It was to this story in Enoch I, or some version of it, that Rabbi Yishma’el was obviously referring—and just as obviously, the story itself alludes to the scapegoat of Leviticus and the “sharp, rugged rocks” it was cast from. Yet why would pushing a goat to its death atone for Azazel’s sin, and why was this a sin that the people of Israel, who had nothing to do with it, were called upon to atone for? Rabbi Yishma’el’s explanation, too, is far from satisfactory, a fact remarked on by the 12th-century biblical exegete Abraham ibn Ezra when he wrote, while commenting on Leviticus 16, that the scapegoat could not have been a sacrifice of atonement because it was not slaughtered as a sacrificed animal must be. “If you understood the secret that follows the word Azazel, you would understand it and its secret, too,” ibn Ezra wrote cryptically. “Here, I will only give you a hint: when you turn thirty-three, you will know it [all].”

As pointed out by the Bible scholar Aron Pinker in an article on Azazel in the Journal of Hebrew Scriptures, ibn Ezra was posing a clever riddle. To solve it, one has to count 33 verses from Leviticus 16:8, where Azazel is first mentioned, to arrive at Leviticus 17:7, which reads: “And they shall no more offer their sacrifices unto devils, after whom they have gone whoring.” The Hebrew word more or less correctly translated by the King James Version as “devils” is se’irim—which also, as we have seen, means he-goats. (The word derives from se’ar, “hair,” and can have the additional sense of hairy or shaggy.) What ibn Ezra, rather shockingly (hence his cryptic manner), appears to be saying is that the scapegoat was an offering not to God but to a devil named Azazel.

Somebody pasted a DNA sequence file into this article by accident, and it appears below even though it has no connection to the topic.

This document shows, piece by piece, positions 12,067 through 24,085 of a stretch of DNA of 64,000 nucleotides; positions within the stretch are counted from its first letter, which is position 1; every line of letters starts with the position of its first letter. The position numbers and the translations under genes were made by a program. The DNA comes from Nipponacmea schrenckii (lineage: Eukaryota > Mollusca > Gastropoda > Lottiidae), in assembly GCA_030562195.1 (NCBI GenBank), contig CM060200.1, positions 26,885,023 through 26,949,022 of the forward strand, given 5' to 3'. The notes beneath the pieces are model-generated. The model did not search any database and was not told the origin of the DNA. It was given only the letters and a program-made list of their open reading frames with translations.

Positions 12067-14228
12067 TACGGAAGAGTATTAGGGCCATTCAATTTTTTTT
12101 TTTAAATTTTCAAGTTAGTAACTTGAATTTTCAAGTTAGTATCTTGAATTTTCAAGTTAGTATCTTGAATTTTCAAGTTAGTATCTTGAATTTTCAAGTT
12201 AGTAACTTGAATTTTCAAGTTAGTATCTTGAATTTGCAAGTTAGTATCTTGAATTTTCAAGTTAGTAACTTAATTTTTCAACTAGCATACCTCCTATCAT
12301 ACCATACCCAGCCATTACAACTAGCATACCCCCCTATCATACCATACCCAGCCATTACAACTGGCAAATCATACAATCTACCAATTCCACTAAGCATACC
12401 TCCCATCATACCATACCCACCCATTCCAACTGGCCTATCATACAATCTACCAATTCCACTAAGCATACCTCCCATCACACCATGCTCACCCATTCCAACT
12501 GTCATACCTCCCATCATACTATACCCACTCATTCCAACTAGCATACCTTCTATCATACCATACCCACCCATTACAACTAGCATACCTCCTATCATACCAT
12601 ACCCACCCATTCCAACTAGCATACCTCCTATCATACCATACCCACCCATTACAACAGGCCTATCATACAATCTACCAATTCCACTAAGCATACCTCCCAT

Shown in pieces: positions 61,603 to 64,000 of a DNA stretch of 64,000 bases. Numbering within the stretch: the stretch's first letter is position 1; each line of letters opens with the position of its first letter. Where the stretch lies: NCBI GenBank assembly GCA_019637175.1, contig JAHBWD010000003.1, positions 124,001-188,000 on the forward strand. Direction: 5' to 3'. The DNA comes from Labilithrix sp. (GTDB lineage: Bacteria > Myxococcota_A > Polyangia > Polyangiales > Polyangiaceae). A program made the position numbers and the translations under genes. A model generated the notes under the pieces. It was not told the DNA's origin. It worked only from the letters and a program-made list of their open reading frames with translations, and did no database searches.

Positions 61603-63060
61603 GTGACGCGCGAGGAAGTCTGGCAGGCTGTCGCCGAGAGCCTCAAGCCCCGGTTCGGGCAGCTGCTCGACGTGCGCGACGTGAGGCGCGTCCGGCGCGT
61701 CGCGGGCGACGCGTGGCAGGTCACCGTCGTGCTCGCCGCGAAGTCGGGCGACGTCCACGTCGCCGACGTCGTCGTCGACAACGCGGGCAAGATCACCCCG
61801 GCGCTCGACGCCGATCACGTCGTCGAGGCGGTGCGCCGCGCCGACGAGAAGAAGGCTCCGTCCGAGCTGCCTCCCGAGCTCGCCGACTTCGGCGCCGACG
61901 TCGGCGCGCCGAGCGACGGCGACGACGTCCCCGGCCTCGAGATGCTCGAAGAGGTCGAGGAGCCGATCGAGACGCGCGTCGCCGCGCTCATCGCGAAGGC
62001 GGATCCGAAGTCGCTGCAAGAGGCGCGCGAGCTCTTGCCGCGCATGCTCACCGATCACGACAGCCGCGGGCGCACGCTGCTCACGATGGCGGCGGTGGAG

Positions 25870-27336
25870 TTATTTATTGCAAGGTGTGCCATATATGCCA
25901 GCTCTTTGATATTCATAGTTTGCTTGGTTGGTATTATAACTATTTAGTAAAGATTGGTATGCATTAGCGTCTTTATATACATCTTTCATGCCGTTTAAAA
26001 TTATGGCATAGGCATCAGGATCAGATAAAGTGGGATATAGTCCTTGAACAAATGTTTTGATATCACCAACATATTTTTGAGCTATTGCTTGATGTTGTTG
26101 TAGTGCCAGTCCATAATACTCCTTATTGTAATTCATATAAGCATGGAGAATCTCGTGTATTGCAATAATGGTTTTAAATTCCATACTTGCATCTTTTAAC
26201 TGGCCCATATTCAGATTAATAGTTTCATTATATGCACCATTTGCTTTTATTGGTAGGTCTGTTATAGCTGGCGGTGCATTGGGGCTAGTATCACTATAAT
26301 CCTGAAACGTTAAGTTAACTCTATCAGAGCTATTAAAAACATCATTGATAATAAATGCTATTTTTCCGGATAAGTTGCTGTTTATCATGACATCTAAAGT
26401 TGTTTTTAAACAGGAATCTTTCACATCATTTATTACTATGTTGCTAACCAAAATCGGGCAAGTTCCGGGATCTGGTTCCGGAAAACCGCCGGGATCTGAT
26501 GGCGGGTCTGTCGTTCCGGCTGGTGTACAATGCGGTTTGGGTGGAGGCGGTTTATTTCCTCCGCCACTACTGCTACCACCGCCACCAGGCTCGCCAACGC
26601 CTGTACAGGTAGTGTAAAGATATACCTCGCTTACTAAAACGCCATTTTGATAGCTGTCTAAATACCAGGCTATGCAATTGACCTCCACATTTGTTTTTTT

Moses Naḥmanides, who lived a century after ibn Ezra, tried to put this surmise in a theologically acceptable light. Azazel, he wrote, was another name for Samael, the chief of the demons, and the scapegoat was a bribe to ensure that he behaved himself on the Day of Atonement and refrained from sabotaging Israel’s prayers and acts of contrition. Although the Torah, Naḥmanides observed, strictly forbade worshiping any being beside God, God could, if He wished, order men to placate potentially harmful powers. On the Day of Atonement, “He orders us to send a he-goat to the spirit of ruin and destruction. . . . The intention is not, God forbid, to offer a sacrifice to this spirit, but to obey the will of our Creator.”

In this, it must be said, Naḥmanides’ conclusions are surprisingly close to those of modern scholars, most of whom, though disputing the details, agree that Azazel or Aza’el was an ancient Semitic deity demoted by the monotheistic Israelite religion to the status of a demon or evil spirit whose abode was the wilderness. His name is thus to be understood as a combination of az or aziz, “fierce,” “strong,” or “powerful,” and el, “god,” a common ending in Hebrew names, especially those of angels (think of Raphael, Gabriel, etc.) , while the story about him in Enoch I is a distant echo of his demotion.

Is Azazel to be identified with Mot, the Canaanite ruler of the underworld (compare the biblical name Azmavet), with the Assyrian god Abdiazuzi, or with the Phoenician deity Bel-Aziz? Was he originally a goat-deity like the Greek god Pan? Was his existence still believed in at the time Leviticus was written, or was he by then but a personified representation of evil that was understood to be no more than symbolic? Was he perhaps even a doppelganger of the Israelite God himself, an older, anarchic, desert-dwelling version of the law-giving God of Sinai who later came to dwell in the Temple in Jerusalem?

About these and other things, the scholars continue to argue. Yet in doing so they are merely elaborating on ibn Ezra’s and Naḥmanides’ bold insight that Azazel was not a word or a place but a demonic figure whom the ritual of the scapegoat was designed to appease.